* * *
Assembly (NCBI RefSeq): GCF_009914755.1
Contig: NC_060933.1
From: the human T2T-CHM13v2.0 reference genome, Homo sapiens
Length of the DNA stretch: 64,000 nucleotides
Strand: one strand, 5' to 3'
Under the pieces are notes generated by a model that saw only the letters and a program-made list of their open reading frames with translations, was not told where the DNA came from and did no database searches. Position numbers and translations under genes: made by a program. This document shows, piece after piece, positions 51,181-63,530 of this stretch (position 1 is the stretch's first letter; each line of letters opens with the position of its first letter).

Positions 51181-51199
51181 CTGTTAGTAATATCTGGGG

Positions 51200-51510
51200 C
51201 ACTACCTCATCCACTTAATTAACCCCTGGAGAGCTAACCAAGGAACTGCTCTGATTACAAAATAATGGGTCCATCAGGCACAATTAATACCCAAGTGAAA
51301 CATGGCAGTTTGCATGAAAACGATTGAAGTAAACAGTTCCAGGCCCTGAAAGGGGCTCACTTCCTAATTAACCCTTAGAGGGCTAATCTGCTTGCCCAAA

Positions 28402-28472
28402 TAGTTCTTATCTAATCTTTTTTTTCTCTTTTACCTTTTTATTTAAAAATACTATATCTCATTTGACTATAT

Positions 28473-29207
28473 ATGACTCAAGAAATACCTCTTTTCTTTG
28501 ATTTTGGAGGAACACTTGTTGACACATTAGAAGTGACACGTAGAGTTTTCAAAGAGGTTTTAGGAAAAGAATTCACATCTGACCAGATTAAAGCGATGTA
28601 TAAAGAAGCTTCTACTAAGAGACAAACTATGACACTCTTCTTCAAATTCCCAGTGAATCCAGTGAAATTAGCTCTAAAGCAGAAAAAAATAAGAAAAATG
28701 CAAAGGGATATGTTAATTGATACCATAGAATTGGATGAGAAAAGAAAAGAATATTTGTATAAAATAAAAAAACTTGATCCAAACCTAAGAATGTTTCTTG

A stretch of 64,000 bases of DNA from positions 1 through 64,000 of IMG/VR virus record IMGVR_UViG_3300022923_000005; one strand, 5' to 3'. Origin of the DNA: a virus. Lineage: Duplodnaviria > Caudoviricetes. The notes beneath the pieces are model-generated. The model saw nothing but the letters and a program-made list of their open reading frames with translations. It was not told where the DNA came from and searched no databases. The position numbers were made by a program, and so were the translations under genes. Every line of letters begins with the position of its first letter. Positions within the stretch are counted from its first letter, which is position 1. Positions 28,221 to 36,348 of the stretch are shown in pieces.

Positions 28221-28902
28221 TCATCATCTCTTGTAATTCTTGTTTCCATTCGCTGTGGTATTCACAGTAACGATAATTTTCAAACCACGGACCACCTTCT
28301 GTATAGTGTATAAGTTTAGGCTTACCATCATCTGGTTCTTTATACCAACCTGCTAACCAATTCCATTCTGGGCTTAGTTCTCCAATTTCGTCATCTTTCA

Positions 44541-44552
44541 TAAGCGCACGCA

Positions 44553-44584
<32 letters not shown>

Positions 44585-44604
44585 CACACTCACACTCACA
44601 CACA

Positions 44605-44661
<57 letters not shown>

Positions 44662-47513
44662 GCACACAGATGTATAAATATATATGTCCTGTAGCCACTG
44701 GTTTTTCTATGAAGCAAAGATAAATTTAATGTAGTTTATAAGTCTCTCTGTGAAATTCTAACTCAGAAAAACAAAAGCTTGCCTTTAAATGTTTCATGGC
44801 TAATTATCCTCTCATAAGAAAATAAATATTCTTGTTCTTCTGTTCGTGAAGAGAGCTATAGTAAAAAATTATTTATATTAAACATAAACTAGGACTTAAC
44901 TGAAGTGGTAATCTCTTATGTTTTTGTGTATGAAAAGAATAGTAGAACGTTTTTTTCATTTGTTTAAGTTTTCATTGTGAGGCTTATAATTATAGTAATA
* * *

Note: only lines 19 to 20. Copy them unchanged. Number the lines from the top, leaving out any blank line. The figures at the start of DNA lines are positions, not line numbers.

28701 CAAAGGGATATGTTAATTGATACCATAGAATTGGATGAGAAAAGAAAAGAATATTTGTATAAAATAAAAAAACTTGATCCAAACCTAAGAATGTTTCTTG

A stretch of 64,000 bases of DNA from positions 1 through 64,000 of IMG/VR virus record IMGVR_UViG_3300022923_000005; one strand, 5' to 3'. Origin of the DNA: a virus. Lineage: Duplodnaviria > Caudoviricetes. The notes beneath the pieces are model-generated. The model saw nothing but the letters and a program-made list of their open reading frames with translations. It was not told where the DNA came from and searched no databases. The position numbers were made by a program, and so were the translations under genes. Every line of letters begins with the position of its first letter. Positions within the stretch are counted from its first letter, which is position 1. Positions 28,221 to 36,348 of the stretch are shown in pieces.